Saturday, August 6, 2011

Of Wraps and Layering

While I was recovering from my broken ankle, I accumulated several courses that I wanted to try once I was able to run again.  On May 19th, Bud Houston blogged about this Masters/PIII Jumpers course he designed , and I finally got to set it up and run it yesterday.

Used with Permission

Note:  My jump bars are only four feet long, so there is lot's of empty space on the course as I have it set up in my yard.

Bud posed this question in his post:  If 100 handlers and dogs ran the jumpers course above… which would be the more successful turning direction at jump #9?  After running this course, wrapping left is not an option for me.  First of all, in order to achieve any kind of efficient line over 10 and 11 to the #12 tunnel, the handler would have to beat her dog to the far wing of #9 and do a front cross.  No way I'm going to beat Dusty or Belle to that spot.  Secondly, as long as the handler doesn't run right up to the wing of #9 when wrapping her dog to the right, the dog's line to the tunnel is pretty much a given.
However, if the handler gets too close to #9 (red line) in order to wrap her dog right and has to move left to avoid the wing of the #10 jump, that movement may disrupt the dog's line to the tunnel.

To see the effect wrapping in the "wrong" direction can have, watch the effect that wrapping to right around #17 has on Dusty's closing line in his first run.  It was truly ugly.

The first time through, I had trouble getting both Dusty and Belle  from the #12 tunnel to the #13 jump.  It completely escaped me on the course map and the walk-thru that layering the 4/16 jump will cause the handler to draw her dog to the off-course tunnel.  If I had set up a winged jump here, the effect would have been even more pronounced.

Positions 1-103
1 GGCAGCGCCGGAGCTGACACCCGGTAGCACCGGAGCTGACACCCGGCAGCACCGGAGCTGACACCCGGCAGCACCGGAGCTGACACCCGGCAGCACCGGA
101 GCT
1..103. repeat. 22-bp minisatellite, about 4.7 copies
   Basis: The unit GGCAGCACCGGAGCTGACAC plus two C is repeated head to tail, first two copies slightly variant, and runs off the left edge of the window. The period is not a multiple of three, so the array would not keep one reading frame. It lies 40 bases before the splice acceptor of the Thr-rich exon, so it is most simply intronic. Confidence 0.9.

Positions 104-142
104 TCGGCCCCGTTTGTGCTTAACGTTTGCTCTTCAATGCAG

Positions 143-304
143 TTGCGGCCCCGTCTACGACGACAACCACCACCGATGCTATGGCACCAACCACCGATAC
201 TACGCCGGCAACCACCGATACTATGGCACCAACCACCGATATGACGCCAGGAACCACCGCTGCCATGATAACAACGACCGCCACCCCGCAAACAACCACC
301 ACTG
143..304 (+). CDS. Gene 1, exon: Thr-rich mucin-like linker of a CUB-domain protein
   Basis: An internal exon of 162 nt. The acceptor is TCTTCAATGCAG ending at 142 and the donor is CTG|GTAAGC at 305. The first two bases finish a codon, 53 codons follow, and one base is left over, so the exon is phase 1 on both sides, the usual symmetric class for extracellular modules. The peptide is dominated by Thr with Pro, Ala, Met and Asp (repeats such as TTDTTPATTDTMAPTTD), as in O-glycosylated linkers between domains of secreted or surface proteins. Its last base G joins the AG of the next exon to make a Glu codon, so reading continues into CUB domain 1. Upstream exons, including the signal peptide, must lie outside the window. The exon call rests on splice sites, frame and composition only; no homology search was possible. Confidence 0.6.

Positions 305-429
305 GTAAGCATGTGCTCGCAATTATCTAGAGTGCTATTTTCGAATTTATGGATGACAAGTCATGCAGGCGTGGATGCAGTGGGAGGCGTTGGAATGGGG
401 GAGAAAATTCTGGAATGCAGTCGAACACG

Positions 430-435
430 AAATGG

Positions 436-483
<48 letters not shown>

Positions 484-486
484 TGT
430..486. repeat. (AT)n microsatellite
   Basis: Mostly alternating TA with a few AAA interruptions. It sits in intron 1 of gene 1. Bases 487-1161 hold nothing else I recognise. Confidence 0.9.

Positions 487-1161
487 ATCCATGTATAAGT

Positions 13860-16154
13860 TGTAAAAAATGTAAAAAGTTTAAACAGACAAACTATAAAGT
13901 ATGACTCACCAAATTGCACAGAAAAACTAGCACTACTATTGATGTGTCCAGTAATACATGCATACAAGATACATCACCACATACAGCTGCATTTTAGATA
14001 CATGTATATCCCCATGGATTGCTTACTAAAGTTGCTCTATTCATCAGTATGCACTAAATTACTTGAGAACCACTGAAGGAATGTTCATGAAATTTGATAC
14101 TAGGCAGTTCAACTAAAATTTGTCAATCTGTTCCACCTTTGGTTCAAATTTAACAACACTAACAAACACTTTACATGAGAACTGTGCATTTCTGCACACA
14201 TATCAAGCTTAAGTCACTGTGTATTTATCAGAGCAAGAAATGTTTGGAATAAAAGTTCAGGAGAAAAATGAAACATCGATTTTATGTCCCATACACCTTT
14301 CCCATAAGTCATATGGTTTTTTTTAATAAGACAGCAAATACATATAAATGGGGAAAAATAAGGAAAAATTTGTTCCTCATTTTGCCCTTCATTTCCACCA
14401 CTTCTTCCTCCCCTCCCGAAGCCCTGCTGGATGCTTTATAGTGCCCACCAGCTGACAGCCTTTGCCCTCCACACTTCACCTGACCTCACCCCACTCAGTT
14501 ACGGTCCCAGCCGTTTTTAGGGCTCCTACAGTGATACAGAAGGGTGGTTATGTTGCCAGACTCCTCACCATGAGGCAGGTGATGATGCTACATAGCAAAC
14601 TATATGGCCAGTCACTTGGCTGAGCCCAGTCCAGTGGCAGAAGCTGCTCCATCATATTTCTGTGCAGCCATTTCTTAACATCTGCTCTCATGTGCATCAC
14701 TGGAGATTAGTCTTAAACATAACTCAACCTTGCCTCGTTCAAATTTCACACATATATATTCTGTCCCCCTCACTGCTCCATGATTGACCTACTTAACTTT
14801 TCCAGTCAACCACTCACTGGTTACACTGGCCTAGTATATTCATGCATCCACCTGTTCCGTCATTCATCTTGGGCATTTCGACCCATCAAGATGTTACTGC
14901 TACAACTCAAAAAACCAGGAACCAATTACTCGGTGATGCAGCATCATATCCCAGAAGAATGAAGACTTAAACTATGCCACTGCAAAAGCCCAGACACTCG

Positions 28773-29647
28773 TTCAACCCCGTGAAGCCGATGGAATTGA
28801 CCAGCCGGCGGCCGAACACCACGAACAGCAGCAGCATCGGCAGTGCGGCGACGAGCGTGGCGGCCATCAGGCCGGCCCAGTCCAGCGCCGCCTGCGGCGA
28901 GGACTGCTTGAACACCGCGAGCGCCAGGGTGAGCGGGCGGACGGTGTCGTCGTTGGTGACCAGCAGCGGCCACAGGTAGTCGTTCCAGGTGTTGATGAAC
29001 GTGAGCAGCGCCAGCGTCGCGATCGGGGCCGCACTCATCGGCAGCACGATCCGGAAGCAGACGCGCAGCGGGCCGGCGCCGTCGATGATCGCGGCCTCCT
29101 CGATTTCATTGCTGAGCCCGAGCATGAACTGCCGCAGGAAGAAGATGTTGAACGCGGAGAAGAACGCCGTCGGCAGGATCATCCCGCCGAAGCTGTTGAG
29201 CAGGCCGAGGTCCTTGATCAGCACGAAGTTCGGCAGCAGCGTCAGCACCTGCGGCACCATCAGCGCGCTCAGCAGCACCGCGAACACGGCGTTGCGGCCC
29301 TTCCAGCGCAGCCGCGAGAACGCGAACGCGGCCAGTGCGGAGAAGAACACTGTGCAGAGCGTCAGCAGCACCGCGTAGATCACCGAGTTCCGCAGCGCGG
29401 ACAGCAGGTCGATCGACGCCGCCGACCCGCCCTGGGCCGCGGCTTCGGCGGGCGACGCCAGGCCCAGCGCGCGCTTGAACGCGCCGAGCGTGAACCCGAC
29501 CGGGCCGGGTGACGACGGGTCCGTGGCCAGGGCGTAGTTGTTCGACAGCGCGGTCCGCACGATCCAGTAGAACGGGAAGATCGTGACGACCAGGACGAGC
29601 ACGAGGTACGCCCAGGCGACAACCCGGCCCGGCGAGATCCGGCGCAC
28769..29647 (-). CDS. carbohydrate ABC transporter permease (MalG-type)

In order to send your dog from the tunnel to the triple, you have to apply pressure along the red arrow shown below.  Trying to do so while layering jump 4/16 is not easy--I did manage once with Belle, but keep in mind my jump is four to five feet narrower than the one called for on this course.  It is much easier to follow the green handler's line below and give a timely out signal and verbal just before your dog exits the #12 tunnel as I did on Dusty and Belle's second runs on the video.  

Arguably, you could do the same thing layering 4/16, but the winged jump will impede your dog's view of you.  And if you are too close to the plane of the jump, you will not be able to push in the direction of the red arrow very effectively.

I don't usually set up winged jumps in the field because they blow down.  (Also, I only have three of them.)  However, after running the course Friday, I decided to place wings at 9/19, 10/18 and 4/16, and run Belle one more time to see if they made any difference in our success or lack thereof.

Here's the video of Belle and Dusty running this course:

No comments:

Post a Comment